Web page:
Regulation of Arsenic Mobility on Basaltic Glass Surfaces by Speciation and pH

Bergur Sigfusson, Andrew A. Meharg, Sigurdur R. Gislason

Research output: Contribution to journalArticle

15 Citations (Scopus)


The importance of geothermal energy as a source for electricity generation and district heating has increased over recent decades. Arsenic can be a significant constituent of the geothermal fluids pumped to the surface during power generation. Dissolved As exists in different oxidation states, mainly as As(III) and As(V), and the charge of individual species varies with pH. Basaltic glass is one of the most important rock types in many high-temperature geothermal fields. Static batch and dynamic column experiments were combined to generate and validate sorption coefficients for As(III) and As(V) in contact with basaltic glass at pH 3-10. Validation was carried out by two empirical kinetic models and a surface complexation model (SCM). The SCM provided a better fit to the experimental column data than kinetic models at high pH values. However, in certain circumstances, an adequate estimation of As transport in the column could not be attained without incorporation of kinetic reactions. The varying mobility with pH was due to the combined effects of the variable charge of the basaltic glass with the pH point of zero charge at 6.8 and the individual As species as pH shifted, respectively. The mobility of As(III) decreased with increasing pH. The opposite was true for As(V), being nearly immobile at pH 3 to being highly mobile at pH 10. Incorporation of appropriate sorption constants, based on the measured pH and Eh of geothermal fluids, into regional groundwater-flow models should allow prediction of the As(III) and As(V) transport from geothermal systems to adjacent drinking water sources and ecosystems.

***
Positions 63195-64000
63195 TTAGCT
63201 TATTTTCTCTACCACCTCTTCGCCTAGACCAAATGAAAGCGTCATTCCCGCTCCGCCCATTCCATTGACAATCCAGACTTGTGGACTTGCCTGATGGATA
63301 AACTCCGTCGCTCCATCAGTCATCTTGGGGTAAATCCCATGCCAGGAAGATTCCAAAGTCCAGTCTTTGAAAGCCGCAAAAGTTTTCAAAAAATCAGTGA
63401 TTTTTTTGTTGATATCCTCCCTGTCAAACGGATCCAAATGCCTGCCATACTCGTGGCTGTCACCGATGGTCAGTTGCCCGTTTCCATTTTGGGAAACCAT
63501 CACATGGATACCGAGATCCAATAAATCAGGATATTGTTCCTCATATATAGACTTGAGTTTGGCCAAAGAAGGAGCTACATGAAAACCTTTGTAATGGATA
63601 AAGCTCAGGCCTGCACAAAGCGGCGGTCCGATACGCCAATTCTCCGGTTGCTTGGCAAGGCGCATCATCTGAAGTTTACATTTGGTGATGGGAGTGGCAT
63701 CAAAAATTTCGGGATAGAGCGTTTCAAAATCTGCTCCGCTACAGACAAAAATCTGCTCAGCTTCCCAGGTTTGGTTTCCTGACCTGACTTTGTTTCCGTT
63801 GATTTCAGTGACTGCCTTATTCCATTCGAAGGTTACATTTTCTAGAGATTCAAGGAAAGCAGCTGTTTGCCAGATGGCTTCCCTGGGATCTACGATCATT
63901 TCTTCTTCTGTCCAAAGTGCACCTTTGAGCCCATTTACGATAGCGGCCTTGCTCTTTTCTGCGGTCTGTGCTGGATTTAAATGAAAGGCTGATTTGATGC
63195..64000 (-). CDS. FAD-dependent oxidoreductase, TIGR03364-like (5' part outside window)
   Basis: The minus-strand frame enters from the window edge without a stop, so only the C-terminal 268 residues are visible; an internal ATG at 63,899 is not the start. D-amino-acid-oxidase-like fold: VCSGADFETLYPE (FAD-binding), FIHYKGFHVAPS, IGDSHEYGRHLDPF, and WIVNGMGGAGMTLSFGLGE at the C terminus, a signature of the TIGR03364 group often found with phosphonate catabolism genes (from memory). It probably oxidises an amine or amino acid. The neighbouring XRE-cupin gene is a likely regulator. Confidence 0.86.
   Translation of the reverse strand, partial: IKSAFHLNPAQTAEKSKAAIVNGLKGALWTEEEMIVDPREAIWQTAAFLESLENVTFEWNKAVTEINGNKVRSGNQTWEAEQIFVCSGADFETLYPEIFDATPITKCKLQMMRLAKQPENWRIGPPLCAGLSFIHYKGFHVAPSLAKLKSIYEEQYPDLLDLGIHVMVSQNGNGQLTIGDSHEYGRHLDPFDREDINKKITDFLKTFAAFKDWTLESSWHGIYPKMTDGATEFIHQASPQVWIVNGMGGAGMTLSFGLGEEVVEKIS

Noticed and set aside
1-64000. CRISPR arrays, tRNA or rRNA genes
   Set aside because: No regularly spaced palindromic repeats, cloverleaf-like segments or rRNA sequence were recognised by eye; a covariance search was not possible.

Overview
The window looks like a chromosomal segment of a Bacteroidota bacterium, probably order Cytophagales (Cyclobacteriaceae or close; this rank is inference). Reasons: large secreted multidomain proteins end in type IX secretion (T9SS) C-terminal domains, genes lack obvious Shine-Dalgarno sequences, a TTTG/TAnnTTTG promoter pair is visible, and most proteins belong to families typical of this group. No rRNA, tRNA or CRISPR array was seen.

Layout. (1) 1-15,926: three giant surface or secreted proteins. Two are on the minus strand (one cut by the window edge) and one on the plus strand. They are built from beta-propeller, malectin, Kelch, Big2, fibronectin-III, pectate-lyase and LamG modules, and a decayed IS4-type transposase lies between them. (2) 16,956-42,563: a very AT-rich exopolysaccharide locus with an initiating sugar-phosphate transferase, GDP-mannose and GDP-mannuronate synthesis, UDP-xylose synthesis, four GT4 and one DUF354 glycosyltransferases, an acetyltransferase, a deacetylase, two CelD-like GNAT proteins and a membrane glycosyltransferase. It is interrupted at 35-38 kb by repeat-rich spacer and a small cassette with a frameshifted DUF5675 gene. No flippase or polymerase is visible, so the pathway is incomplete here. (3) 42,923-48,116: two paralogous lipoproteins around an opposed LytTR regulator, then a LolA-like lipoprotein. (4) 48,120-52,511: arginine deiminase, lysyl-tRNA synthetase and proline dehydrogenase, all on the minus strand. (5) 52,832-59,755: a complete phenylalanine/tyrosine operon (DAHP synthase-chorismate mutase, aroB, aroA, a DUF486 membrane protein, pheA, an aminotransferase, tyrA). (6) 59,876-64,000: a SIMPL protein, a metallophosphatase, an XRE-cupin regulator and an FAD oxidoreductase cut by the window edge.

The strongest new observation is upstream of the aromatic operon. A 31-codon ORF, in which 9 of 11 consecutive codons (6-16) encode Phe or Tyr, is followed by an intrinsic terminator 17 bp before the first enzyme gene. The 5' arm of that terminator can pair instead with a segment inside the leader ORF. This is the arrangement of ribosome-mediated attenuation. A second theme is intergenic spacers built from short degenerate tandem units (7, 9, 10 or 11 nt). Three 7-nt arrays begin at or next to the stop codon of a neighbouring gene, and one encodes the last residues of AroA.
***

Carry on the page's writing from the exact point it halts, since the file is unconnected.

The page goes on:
Original languageEnglish
Pages (from-to)8816-8821
Number of pages6
JournalEnvironmental Science & Technology
Issue number23
Early online date30 Oct 2008
Publication statusPublished - 1 Dec 2008


  • predictive model ETLM
  • oxide-water interface
  • dissolution rates
  • natural-waters
  • adsorption
  • consistent
  • Iceland
  • consequences
  • 25-degrees-C
  • stability


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